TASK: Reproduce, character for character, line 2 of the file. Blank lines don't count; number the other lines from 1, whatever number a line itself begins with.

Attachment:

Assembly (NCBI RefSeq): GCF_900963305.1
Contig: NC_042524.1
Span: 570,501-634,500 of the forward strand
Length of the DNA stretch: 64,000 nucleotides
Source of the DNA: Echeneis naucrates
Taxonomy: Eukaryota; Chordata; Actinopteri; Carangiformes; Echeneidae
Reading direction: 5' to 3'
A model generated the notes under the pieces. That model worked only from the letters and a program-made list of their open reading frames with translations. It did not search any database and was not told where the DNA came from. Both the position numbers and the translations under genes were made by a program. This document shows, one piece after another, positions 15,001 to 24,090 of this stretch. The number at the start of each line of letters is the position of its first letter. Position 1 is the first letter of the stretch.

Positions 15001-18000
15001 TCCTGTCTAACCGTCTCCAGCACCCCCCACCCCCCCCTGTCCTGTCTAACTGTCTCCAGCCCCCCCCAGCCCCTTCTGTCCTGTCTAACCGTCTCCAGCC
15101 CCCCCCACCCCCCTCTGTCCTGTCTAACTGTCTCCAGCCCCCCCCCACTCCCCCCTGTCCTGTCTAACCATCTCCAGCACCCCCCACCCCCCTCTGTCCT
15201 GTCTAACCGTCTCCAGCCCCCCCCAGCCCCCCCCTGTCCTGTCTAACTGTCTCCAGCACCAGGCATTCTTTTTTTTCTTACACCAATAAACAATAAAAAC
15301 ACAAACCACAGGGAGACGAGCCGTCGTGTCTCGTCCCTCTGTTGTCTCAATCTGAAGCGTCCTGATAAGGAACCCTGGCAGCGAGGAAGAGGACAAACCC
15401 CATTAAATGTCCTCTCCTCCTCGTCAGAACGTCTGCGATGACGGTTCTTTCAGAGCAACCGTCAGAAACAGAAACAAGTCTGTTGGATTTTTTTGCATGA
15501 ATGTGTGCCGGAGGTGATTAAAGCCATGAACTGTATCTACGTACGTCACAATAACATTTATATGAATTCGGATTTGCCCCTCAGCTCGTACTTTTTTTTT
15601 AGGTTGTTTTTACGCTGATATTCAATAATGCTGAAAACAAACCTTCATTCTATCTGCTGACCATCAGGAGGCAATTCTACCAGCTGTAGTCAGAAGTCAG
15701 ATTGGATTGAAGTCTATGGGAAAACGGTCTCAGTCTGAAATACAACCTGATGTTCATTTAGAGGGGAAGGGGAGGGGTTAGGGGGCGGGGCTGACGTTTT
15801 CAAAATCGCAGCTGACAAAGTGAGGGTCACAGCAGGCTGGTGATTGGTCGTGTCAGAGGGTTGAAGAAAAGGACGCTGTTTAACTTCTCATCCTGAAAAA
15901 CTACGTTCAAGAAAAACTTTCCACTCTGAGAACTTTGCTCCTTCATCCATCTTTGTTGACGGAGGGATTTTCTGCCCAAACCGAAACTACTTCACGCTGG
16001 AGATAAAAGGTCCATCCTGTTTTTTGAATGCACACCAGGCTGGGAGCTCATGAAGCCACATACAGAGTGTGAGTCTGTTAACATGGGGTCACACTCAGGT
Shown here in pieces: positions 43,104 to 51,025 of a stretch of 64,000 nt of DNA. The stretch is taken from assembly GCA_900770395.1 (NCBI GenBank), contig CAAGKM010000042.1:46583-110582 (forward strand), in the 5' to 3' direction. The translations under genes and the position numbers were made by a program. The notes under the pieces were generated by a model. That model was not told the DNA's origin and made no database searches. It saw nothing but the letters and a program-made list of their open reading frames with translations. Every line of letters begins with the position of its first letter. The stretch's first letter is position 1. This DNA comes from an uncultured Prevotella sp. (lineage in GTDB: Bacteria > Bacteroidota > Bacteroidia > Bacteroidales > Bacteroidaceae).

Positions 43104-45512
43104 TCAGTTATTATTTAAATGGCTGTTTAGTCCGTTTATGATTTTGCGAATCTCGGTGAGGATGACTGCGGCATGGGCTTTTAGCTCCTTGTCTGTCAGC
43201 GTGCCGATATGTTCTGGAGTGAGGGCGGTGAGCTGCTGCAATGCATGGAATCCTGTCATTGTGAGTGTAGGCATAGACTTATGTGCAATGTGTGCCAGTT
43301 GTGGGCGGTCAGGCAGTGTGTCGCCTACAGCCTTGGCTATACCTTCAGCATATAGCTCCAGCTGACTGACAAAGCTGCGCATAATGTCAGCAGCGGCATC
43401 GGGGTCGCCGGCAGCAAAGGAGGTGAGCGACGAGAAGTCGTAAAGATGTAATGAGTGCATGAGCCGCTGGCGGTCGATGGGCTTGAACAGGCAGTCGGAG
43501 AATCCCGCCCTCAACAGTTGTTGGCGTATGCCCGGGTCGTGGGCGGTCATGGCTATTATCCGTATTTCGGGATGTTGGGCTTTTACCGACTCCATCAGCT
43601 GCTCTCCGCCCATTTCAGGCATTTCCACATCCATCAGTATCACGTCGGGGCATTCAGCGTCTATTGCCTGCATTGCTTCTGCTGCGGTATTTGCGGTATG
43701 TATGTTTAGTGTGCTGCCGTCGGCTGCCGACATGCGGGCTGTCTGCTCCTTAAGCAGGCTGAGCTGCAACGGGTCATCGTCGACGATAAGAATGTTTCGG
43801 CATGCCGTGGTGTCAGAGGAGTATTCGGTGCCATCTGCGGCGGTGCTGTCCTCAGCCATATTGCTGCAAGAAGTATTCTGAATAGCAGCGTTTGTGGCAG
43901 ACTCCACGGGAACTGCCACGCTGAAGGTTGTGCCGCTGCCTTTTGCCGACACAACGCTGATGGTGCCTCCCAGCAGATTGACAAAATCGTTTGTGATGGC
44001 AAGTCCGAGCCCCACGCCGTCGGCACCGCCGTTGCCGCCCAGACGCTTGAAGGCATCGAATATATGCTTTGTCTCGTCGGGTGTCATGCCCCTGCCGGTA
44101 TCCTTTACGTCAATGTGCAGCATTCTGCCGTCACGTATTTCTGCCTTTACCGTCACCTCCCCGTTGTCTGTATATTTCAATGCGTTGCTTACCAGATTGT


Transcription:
Contig: NC_042524.1